The World Bowls Championships take place in Norfolk during January.
Steve Penny met former world champion Greg Harlow to find out why the sport appeals to all ages.
The world’s biggest bowls event takes place just up the road from us and there is lots of local interest, as well as a global audience tuning in to see who will walk away with the £55,000 of prize money.
The Just Retirement World Indoor Bowls Championships will attract the world’s top players to Potters Resort at Hopton on the Norfolk coast and one man has seen it all before.
Greg Harlow reached the semi-finals of both the singles and pairs events in 2015 and is a double world champion, winning the singles in 2010 and the pairs in 2014.
“The championships are the highlight of the bowls calendar,” said Greg. “It’s the 18th year that Potters has held the championships and the Potter family has invested more in the sport than anyone else. Their commitment, in terms of facilities and investment, is second to none.”
Greg said the atmosphere of playing in front of large crowds and, for the final week, with millions more watching on BBC TV is unique.
“It’s the biggest audience we get in any bowls championships. Once you get into the competition and the later stages, the audience gets more involved and you realise what’s at stake.
“There’s so much excitement, anticipation and theatre involved. On every shot you hear the whole audience hold its breath to see what will happen.
“As a player, it’s great to be on TV, which is wonderful for the profile of the players.”
“Honestly though, I tend to not take any notice of the cameras as I’m just concentrating on my game.”
Greg’s bowls career started at the age of 11 when his parents, Barbara and Roy, got him involved. “They played at a high local level and won numerous county titles,” he said.
“They ferried me about for years before I could drive.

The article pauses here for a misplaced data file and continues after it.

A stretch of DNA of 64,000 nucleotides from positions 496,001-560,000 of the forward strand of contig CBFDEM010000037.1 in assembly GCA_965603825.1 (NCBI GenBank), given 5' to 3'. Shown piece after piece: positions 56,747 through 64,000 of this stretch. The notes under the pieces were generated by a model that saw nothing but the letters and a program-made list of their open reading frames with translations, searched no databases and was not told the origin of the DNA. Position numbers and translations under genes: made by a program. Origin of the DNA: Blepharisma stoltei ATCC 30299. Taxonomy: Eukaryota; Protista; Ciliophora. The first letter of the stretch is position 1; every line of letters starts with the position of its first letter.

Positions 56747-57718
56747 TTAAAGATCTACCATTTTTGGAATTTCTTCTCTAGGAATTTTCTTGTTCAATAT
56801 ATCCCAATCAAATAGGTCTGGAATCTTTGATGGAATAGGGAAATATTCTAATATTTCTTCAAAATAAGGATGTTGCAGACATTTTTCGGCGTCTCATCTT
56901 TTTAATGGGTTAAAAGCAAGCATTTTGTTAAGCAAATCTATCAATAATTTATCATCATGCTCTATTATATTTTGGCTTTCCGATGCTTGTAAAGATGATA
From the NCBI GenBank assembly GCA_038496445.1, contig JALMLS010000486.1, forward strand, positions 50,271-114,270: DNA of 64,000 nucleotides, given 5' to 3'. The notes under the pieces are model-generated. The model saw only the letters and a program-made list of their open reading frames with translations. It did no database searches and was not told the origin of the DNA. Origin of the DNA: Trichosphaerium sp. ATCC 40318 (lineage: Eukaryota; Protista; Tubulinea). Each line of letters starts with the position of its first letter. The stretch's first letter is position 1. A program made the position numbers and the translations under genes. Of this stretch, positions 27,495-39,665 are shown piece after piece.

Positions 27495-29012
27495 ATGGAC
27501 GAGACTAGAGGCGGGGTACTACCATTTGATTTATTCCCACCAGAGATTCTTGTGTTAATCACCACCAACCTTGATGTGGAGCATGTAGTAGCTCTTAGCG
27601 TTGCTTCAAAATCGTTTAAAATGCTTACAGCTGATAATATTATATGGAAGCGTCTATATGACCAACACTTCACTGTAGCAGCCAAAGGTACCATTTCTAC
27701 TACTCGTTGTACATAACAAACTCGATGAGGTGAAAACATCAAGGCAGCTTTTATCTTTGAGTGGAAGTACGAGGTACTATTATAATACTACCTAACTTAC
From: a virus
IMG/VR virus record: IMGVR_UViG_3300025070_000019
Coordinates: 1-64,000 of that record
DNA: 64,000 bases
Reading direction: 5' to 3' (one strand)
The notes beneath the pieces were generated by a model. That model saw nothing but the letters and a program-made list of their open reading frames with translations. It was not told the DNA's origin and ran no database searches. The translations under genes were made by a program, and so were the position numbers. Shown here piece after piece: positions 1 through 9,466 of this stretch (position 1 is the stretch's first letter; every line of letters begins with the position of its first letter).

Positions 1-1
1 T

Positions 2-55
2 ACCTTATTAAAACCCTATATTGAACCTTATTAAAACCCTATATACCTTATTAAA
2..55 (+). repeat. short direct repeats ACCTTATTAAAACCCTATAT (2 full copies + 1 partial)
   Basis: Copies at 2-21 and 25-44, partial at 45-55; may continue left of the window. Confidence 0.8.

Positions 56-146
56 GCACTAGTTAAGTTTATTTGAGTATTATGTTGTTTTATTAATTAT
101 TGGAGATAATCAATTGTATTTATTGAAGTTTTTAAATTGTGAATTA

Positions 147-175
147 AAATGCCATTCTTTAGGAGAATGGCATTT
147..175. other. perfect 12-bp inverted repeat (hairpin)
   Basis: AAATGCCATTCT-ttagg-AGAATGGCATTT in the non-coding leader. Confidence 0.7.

“I played in my first Junior International when I was 20 for England against Wales and my breakthrough came in 1992 when my sister Joanne and I won the National Mixed Pairs.
“I won an u25s national singles in 1992 and in 1993 I was selected to play for my first national cap and have played for England ever since.
“I loved and played all sports as a youngster, enjoying all sport equally and playing everything.
“I was better at bowls than others and slowly dropped the others. It’s just a sport that is fun and that anyone can do.”
And even now, Greg still plays for fun.
“If I didn’t get pleasure out of bowling then I would pack it up. I do still play in domestic leagues at my club and in club competitions just so I can play.”
Despite a general media view of bowls being for older people, Greg said that is out of date.
“You only have to look at bowls club and major bowls sporting events to see that the age of players can be in the 20s, 30s and 40s.
As for the secret of what makes a good bowls player, Greg said: “If I could bottle that I would be rich.
“You have to have natural talent but also be committed to practice and be dedicated and determined to do well.”
Anyone can play bowls, with many local clubs offering free taster sessions. Once the basics are mastered, it is possible to progress at a rapid rate.
“You can advance from beginner to club standard in a short time,” said Greg.
“But the jump to club level and county players takes time to progress, as like most sports.
“Clubs have bowls and shoes to hire, so it can take a few weeks to get started. Once you’ve decided you like it, bowls and shoes can be bought for somewhere between £200-£300 but can last a lifetime.”
East Anglia is a fertile area for top players with Greg, Mervyn King, Mark Royal and Nick Brett all from the region – four out of England’s top six.
“There is a hotbed of bowl talent in the area but I have no idea why,” agreed Greg, who said he is pleased to see that conveyor belt of talent continuing.
“It’s always great to see the next generation coming through. Stowmarket’s Katherine Rednall is doing really well and Rebecca Field, from Norwich, is too.”
And anyone can win at Potters, on those same greens as seen on TV. Greg said: “Tournaments are held for guests staying on midweek breaks at Potters Resort. There are 30 separate four-night breaks featuring these free tournaments and around 500 bowlers take part.
“They are competitive but friendly tournaments and are open to all levels and abilities.
“It’s fantastic seeing people having a go and enjoying themselves.”
This feature first appeared in Take One newspaper